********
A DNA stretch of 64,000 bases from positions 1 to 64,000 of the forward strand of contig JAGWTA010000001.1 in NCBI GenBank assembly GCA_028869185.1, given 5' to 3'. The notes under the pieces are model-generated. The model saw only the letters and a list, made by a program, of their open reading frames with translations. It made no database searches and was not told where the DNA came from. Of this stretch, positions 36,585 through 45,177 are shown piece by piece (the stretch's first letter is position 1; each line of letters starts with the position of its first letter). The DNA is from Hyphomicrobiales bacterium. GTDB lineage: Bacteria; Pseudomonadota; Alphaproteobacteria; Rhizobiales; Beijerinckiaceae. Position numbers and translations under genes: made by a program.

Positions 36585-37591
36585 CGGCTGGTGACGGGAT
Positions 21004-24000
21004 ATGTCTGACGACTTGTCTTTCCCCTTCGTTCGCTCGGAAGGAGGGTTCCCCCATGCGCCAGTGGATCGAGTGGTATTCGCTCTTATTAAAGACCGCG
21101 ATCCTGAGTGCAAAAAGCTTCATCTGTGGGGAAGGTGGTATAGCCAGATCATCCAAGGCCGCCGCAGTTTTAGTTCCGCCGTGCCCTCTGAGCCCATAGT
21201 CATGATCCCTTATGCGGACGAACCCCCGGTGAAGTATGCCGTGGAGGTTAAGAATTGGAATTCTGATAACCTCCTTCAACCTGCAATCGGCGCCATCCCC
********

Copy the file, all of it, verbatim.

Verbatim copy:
A DNA stretch of 64,000 bases from positions 1 to 64,000 of the forward strand of contig JAGWTA010000001.1 in NCBI GenBank assembly GCA_028869185.1, given 5' to 3'. The notes under the pieces are model-generated. The model saw only the letters and a list, made by a program, of their open reading frames with translations. It made no database searches and was not told where the DNA came from. Of this stretch, positions 36,585 through 45,177 are shown piece by piece (the stretch's first letter is position 1; each line of letters starts with the position of its first letter). The DNA is from Hyphomicrobiales bacterium. GTDB lineage: Bacteria; Pseudomonadota; Alphaproteobacteria; Rhizobiales; Beijerinckiaceae. Position numbers and translations under genes: made by a program.

Positions 36585-37591
36585 CGGCTGGTGACGGGAT
Positions 21004-24000
21004 ATGTCTGACGACTTGTCTTTCCCCTTCGTTCGCTCGGAAGGAGGGTTCCCCCATGCGCCAGTGGATCGAGTGGTATTCGCTCTTATTAAAGACCGCG
21101 ATCCTGAGTGCAAAAAGCTTCATCTGTGGGGAAGGTGGTATAGCCAGATCATCCAAGGCCGCCGCAGTTTTAGTTCCGCCGTGCCCTCTGAGCCCATAGT
21201 CATGATCCCTTATGCGGACGAACCCCCGGTGAAGTATGCCGTGGAGGTTAAGAATTGGAATTCTGATAACCTCCTTCAACCTGCAATCGGCGCCATCCCC